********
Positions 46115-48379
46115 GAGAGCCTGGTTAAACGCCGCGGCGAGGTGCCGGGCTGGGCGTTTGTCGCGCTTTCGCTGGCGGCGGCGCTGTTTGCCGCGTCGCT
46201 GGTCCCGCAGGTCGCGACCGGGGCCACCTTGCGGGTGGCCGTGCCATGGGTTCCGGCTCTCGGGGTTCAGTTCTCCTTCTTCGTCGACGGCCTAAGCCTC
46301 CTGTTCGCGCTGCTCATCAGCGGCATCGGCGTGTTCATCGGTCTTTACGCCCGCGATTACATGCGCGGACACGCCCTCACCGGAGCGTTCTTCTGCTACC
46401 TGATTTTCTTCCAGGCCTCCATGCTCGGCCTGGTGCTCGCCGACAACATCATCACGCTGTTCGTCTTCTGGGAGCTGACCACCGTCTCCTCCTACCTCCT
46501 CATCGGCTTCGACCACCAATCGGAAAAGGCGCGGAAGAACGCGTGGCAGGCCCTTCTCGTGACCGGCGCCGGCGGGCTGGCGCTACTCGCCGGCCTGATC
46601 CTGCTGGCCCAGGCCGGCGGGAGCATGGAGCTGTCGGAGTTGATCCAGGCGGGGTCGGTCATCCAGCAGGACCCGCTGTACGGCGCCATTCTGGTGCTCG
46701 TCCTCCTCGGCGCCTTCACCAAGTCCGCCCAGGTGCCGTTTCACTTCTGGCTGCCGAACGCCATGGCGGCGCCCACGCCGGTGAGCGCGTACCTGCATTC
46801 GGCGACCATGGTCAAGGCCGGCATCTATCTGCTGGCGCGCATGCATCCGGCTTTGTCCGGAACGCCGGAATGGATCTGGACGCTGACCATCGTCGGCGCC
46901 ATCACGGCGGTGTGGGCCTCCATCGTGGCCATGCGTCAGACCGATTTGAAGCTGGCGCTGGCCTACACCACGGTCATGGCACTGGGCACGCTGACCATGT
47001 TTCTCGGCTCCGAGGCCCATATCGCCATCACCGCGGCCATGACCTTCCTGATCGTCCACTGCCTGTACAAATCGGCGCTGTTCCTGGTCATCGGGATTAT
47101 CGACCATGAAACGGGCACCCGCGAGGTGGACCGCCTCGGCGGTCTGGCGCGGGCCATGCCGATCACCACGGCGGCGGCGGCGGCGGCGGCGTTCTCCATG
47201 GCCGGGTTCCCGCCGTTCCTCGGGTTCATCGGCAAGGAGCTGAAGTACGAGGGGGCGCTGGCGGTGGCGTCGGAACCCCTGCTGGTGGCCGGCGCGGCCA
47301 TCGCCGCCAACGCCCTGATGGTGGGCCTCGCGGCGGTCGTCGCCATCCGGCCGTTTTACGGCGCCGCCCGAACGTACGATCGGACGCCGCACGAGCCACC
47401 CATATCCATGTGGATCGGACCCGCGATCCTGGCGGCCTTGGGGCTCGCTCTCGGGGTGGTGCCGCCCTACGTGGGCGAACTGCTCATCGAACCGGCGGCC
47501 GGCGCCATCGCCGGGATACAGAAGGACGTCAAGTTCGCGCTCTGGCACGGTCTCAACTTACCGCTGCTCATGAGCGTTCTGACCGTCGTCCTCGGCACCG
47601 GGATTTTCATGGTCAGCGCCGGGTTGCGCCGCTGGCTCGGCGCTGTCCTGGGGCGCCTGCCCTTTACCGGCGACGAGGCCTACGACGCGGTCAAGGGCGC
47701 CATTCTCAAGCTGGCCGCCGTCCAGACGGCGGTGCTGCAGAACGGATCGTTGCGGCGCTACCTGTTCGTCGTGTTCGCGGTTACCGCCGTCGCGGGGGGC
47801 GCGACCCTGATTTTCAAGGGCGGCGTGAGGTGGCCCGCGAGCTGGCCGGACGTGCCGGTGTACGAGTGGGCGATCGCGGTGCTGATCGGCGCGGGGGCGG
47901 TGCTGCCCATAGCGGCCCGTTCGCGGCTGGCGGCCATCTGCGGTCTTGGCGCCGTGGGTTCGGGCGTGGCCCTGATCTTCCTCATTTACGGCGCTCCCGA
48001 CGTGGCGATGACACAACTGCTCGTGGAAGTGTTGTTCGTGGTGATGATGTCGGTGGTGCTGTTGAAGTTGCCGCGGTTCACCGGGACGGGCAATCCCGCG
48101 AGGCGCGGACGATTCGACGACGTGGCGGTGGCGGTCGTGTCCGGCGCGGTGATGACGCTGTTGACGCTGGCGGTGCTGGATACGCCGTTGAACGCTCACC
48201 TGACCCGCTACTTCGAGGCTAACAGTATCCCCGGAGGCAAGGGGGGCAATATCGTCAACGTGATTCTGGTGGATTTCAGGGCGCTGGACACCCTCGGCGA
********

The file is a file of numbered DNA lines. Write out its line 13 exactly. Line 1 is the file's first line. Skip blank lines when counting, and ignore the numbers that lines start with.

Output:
47201 GCCGGGTTCCCGCCGTTCCTCGGGTTCATCGGCAAGGAGCTGAAGTACGAGGGGGCGCTGGCGGTGGCGTCGGAACCCCTGCTGGTGGCCGGCGCGGCCA